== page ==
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I'm trying to build up my intuition on group algebras, $k[G]$ where $k$ is a field. Here are some things I'd like to know about:

  1. If $H \leq G$ then is $k[H]$ a subalgebra of $k[G]$?
  2. If $G_1, G_2$ are groups, what can we say about $k[G_1 \oplus G_2]$?

I don't know if 1 is true but it seems reasonable.

EDIT: My idea for this: Use the inclusion of H into G to give an inclusion of $k[H]$ into $k[G]$, which commutes with the structure map of the $\mathbb{R}$-algebras.

Also if anyone can recommend a good text discussing group rings in detail, I would be very interested.

EDIT 2: What happens if the $k$ is replaced by a general ring?

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    $\begingroup$ 1. Yes, if you appropriately identify elements of $k\left[H\right]$ with elements of $k\left[G\right]$. A cleaner statement would be "Any group homomorphism $H \to G$ induces a $k$-algebra homomorphism $k\left[H\right]\to k\left[G\right]$, and if the former is injective, then so is the latter.". $\endgroup$ – darij grinberg Nov 21 '16 at 22:30
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    $\begingroup$ 2. What would your guess be? (What is an operation on $k$-algebras similar to the direct sum operation on groups?) $\endgroup$ – darij grinberg Nov 21 '16 at 22:30
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    $\begingroup$ Group algebras play a great role in Peter Webb's book on representation theory ( math.umn.edu/~webb/RepBook ), although I'm not sure in how much detail he goes about their basic properties. $\endgroup$ – darij grinberg Nov 21 '16 at 22:33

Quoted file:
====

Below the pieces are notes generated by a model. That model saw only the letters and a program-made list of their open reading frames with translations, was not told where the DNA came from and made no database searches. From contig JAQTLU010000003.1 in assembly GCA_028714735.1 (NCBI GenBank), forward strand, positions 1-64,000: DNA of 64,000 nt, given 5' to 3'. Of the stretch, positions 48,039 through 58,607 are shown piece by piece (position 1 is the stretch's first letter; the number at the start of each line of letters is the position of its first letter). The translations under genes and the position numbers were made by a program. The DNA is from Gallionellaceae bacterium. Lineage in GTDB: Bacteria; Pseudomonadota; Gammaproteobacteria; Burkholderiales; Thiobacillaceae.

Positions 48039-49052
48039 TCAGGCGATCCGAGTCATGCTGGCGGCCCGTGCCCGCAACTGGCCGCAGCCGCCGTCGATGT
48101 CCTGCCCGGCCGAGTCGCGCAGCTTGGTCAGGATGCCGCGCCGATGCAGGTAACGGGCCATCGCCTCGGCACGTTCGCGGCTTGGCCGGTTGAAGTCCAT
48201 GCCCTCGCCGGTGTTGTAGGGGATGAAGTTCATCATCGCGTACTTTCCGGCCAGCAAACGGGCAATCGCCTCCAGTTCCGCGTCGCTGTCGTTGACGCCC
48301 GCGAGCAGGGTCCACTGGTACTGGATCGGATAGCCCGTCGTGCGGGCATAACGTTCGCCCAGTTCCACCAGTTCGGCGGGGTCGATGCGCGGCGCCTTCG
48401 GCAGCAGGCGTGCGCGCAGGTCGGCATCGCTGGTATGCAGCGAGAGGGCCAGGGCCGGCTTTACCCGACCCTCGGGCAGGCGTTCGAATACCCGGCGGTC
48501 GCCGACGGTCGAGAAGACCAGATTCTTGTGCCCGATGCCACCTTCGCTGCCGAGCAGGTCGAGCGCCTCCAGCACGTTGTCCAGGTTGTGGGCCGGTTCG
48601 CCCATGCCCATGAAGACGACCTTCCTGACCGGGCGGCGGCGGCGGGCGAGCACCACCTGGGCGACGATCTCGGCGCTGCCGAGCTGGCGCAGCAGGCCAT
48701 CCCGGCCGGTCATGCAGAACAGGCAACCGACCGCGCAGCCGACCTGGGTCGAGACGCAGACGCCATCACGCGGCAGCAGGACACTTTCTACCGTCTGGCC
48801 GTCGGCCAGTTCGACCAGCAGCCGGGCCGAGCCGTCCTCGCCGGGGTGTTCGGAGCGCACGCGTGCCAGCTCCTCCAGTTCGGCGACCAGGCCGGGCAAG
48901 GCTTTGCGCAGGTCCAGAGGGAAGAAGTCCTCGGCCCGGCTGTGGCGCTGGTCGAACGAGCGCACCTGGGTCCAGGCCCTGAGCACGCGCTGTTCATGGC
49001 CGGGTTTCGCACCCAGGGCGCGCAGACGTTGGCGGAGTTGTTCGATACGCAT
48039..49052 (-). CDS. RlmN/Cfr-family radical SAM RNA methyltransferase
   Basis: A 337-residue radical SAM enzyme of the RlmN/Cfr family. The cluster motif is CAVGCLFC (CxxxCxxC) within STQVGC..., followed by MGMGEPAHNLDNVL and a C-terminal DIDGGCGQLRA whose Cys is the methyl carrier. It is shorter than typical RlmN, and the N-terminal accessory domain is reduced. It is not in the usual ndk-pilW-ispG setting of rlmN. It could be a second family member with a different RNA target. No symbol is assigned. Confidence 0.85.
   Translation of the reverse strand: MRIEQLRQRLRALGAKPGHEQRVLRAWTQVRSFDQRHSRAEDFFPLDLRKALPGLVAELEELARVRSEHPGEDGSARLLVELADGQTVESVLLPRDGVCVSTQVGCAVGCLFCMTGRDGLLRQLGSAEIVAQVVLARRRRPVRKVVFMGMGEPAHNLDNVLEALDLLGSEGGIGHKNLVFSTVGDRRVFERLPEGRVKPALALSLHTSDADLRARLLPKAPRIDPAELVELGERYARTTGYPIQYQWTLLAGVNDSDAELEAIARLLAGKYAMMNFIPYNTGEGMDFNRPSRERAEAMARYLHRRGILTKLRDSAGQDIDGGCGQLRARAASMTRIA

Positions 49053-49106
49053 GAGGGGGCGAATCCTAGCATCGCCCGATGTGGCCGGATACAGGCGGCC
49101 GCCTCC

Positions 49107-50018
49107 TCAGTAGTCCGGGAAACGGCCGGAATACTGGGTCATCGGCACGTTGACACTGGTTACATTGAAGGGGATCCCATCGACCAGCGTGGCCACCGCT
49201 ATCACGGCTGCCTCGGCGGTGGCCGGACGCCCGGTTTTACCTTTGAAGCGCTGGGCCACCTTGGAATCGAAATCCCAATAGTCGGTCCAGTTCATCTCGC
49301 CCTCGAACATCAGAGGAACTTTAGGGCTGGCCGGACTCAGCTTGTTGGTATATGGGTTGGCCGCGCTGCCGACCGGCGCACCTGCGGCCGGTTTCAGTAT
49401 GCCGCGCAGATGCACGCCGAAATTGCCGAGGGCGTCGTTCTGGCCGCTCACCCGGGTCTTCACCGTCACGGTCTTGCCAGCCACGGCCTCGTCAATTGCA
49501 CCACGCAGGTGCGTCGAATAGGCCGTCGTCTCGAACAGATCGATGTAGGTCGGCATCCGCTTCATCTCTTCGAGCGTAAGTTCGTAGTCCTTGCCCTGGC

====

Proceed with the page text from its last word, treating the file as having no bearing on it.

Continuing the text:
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    $\begingroup$ I think the only place you'll find a discussion of group algebras is places they're used for other things. For instance, you could look at the book Representations and Characters of Groups by James & Liebeck, where they're used because they're relevant to group representations $\endgroup$ – Alex Mathers Nov 21 '16 at 22:34
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    $\begingroup$ Nothing develops confidence as actually doing things! It is infinitely more useful to ask this sort of question by writing the details of what you did. $\endgroup$ – Mariano Suárez-Álvarez Nov 21 '16 at 22:41
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  1. Yes, $K[H]$ is embedded naturally in $K[G]$ because $K[H]=\{a\in K[G]\mid supp(a)\subseteq H\}$. Here $supp(a)$ is the support of $a$.

  2. Consider the tensor product: Lemma $3.4$ here.

  3. References on text books: see here.

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  • $\begingroup$ Thanks! I haven't learned about the tensor product yet, so I've got that to look forward to. I guess if you replace $k$ with any ring, all the results still hold (but with ring isomorphisms instead of algebra ones)? $\endgroup$ – chilliBeanDream Nov 21 '16 at 22:44

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